An underground parking garage near the Sequoia Station in Redwood City has been declared exempt surplus property by SamTrans, allowing for initial purchase discussions with Lowe Enterprise as the company works to redevelop the existing shopping center area.
Lowe Enterprise is working to redevelop the larger existing Sequoia Station shopping center in Redwood City with the city and approached SamTrans about purchasing the underground parking garage, a SamTrans staff report said. Lowe Enterprise is a private real estate company with offices throughout the United States. SamTrans Legal Counsel Joan Cassman said it approached SamTrans about buying the district’s interest because it cannot pursue redevelopment until it can buy all of the existing property interests owned by various parties, including SamTrans.
“To clarify for the public, we are far afield from being at a place where we have any substantive agreements or discussions with the developers. We are laying the groundwork to begin discussions,” Cassman said.
The proposal for the Sequoia Station site is for a transit-oriented, mixed-use development on six blocks of about 12 acres with 631 multifamily residential units including 254 affordable units. It also includes 1,230,000 square feet of office, 166,600 square feet of retail, 10,000 square feet of child care facility, and 86,000 square feet of public open space, generally located between El Camino Real, Jefferson and James avenues, and the Caltrain tracks within the Downtown Precise Plan area. The project is part of the Transit District, which will be analyzed through an environmental impact report.
If redeveloped, the underground garage would likely be demolished. SamTrans owns the underground parking garage next to the Caltrain station but does not own any other property in the shopping center. SamTrans spokesperson Dan Lieberman said by email the transit agency is working with Redwood City, Caltrain and the developer to ensure sufficient parking will be available if the garage is demolished.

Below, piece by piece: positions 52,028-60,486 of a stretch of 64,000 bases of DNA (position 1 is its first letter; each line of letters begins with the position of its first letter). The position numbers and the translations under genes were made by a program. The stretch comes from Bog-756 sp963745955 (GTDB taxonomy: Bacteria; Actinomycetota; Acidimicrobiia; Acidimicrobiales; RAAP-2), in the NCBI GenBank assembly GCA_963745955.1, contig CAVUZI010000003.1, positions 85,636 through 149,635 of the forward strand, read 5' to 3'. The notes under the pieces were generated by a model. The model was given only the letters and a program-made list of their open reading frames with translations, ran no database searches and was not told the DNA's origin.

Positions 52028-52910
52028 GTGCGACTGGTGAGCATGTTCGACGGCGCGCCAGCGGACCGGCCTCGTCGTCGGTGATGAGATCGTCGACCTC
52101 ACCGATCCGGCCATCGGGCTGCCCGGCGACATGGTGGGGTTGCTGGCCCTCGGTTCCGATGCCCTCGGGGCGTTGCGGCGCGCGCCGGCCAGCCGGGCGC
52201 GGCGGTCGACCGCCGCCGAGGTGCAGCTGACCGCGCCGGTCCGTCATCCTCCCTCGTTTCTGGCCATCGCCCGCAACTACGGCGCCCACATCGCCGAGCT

At its Sept. 1 board meeting, SamTrans unanimously voted to declare the underground parking garage surplus property and authorized staff to proceed to negotiate the disposition of the property. The SamTrans board also voted that the designation does not have the potential for a significant effect on the environment and is exempt from further California Environmental Quality Act review. The California Surplus Lands Act restricts development and property use. It requires local agencies like SamTrans to declare land as surplus or exempt surplus before engaging in negotiations. Cassman highlighted the subterranean nature of the one-story parking garage as a reason for exemption. The garage is approximately 111,000 square feet with limited height clearances and some ramps to surface streets.
“We believe the physical attributes of the property interest we own in this underground property parking garage fall squarely within an exception under the surplus property act,” Cassman said.
She also said it was unlikely that the property could be turned into housing unless part of a larger development.
“The property is not capable of being developed for housing on an independent basis. The only hope is that we can sell this property to the developer and with that be part of a larger development that Lowe Enterprise is formulating that will, in fact, include housing at a later point,” Cassman said.
Caltrans in 1991 gave the land deed for the property to SamTrans to use it as a parking garage for Peninsula users and includes the right to have the property revert if not used for that use. The report said SamTrans and the developer would have to negotiate to reconfigure the property to either be a new subdivision process or ensure large-scale changes to the property use.
The Sept. 1 meeting also included a closed session item about the Sequoia Station Shopping Center property. The item summary noted negotiations involved SamTrans officials and the negotiating party, Lowe Enterprises. The item under negotiation was price and terms of payment.